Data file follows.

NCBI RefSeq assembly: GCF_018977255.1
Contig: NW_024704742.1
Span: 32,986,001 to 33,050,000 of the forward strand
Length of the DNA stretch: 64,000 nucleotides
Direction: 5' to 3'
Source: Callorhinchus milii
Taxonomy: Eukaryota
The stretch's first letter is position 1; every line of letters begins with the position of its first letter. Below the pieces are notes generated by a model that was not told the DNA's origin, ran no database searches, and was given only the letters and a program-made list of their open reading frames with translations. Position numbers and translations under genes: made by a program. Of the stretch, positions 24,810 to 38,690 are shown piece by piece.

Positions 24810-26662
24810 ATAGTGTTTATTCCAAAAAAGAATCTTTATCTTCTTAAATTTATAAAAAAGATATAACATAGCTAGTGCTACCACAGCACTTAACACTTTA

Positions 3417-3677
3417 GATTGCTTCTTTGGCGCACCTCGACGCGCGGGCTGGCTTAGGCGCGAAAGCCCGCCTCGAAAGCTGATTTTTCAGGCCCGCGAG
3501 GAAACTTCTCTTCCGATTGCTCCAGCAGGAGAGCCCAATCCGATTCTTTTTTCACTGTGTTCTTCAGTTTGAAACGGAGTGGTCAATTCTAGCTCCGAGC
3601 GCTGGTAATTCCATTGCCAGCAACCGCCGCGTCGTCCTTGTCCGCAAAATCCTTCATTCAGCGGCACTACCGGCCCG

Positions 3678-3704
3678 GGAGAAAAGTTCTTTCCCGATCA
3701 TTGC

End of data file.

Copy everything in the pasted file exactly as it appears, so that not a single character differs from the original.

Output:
NCBI RefSeq assembly: GCF_018977255.1
Contig: NW_024704742.1
Span: 32,986,001 to 33,050,000 of the forward strand
Length of the DNA stretch: 64,000 nucleotides
Direction: 5' to 3'
Source: Callorhinchus milii
Taxonomy: Eukaryota
The stretch's first letter is position 1; every line of letters begins with the position of its first letter. Below the pieces are notes generated by a model that was not told the DNA's origin, ran no database searches, and was given only the letters and a program-made list of their open reading frames with translations. Position numbers and translations under genes: made by a program. Of the stretch, positions 24,810 to 38,690 are shown piece by piece.

Positions 24810-26662
24810 ATAGTGTTTATTCCAAAAAAGAATCTTTATCTTCTTAAATTTATAAAAAAGATATAACATAGCTAGTGCTACCACAGCACTTAACACTTTA

Positions 3417-3677
3417 GATTGCTTCTTTGGCGCACCTCGACGCGCGGGCTGGCTTAGGCGCGAAAGCCCGCCTCGAAAGCTGATTTTTCAGGCCCGCGAG
3501 GAAACTTCTCTTCCGATTGCTCCAGCAGGAGAGCCCAATCCGATTCTTTTTTCACTGTGTTCTTCAGTTTGAAACGGAGTGGTCAATTCTAGCTCCGAGC
3601 GCTGGTAATTCCATTGCCAGCAACCGCCGCGTCGTCCTTGTCCGCAAAATCCTTCATTCAGCGGCACTACCGGCCCG

Positions 3678-3704
3678 GGAGAAAAGTTCTTTCCCGATCA
3701 TTGC